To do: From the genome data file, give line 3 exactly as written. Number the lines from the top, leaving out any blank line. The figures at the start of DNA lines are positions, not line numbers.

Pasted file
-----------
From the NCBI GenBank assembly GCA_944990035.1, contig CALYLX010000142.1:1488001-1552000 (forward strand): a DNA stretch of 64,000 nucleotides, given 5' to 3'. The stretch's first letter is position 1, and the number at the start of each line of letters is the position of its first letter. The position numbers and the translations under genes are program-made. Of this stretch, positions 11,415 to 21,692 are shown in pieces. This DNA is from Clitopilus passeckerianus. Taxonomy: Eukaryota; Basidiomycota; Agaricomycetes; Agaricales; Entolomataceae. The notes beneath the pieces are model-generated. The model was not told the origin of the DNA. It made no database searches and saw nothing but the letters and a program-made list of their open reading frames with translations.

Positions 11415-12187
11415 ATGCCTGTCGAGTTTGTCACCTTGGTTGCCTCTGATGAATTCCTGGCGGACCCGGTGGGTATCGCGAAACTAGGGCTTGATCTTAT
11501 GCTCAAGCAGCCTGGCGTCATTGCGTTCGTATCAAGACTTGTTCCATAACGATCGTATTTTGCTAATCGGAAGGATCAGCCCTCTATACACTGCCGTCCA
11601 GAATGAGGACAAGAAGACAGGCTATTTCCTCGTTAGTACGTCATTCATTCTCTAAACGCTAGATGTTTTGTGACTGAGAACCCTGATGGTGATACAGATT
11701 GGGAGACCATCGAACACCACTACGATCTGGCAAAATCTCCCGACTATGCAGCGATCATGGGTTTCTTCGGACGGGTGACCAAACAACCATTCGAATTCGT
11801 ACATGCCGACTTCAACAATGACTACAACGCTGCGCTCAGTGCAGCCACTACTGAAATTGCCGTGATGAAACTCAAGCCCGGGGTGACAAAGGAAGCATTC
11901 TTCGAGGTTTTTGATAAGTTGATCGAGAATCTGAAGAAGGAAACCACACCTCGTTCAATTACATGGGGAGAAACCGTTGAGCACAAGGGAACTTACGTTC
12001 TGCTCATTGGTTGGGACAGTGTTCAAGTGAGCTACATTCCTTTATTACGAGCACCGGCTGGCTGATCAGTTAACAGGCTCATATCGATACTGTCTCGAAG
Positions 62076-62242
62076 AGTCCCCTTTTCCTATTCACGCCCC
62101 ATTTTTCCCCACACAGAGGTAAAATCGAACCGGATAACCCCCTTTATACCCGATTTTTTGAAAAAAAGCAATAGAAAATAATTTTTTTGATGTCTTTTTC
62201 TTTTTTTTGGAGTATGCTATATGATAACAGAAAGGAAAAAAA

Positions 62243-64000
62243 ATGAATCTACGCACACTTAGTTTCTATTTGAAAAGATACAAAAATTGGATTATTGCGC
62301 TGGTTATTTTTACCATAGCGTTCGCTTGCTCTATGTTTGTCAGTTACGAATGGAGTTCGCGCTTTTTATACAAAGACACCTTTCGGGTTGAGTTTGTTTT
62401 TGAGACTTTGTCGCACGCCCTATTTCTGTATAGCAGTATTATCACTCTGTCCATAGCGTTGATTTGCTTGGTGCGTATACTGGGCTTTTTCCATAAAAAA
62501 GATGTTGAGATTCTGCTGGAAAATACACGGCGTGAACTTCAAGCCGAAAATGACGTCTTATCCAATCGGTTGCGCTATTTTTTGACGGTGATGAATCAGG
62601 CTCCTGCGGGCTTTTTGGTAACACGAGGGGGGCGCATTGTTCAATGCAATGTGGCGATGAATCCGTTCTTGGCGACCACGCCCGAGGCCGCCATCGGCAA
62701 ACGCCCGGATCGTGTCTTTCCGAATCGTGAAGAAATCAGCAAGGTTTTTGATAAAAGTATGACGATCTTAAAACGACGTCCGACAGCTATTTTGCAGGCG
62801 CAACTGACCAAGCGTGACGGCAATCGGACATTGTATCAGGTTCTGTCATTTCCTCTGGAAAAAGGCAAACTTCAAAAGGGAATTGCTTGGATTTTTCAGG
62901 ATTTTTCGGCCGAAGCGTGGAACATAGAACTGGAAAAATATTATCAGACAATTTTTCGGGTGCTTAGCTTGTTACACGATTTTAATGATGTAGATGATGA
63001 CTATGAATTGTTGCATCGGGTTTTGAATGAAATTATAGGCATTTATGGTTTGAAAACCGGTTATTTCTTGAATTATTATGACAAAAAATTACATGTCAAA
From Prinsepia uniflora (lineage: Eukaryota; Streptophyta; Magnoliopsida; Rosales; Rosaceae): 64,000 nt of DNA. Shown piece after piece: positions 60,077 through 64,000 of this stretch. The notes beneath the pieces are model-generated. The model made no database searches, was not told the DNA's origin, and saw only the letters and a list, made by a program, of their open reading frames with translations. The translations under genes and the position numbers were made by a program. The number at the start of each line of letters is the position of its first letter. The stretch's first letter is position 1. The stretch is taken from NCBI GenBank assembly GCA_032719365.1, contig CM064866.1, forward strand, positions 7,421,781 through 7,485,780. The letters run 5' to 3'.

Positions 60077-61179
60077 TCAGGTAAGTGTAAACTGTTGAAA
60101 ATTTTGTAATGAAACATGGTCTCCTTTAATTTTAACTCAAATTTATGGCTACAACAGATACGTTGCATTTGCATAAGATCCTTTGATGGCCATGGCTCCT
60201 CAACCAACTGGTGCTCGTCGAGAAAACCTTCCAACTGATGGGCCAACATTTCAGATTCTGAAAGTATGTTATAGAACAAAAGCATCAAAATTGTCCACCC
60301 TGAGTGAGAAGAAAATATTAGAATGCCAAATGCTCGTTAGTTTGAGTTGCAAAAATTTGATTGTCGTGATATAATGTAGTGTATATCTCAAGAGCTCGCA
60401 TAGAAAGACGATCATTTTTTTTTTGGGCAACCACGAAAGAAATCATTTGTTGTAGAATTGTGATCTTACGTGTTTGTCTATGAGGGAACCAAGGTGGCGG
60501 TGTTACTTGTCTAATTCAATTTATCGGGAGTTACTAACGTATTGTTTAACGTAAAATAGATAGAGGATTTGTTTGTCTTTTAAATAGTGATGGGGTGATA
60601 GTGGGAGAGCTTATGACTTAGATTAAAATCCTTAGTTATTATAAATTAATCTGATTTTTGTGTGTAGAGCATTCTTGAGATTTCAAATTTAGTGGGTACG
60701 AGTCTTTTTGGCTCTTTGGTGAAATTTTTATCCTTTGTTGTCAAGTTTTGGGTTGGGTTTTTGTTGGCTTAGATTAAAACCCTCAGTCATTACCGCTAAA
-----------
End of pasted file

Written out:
11415 ATGCCTGTCGAGTTTGTCACCTTGGTTGCCTCTGATGAATTCCTGGCGGACCCGGTGGGTATCGCGAAACTAGGGCTTGATCTTAT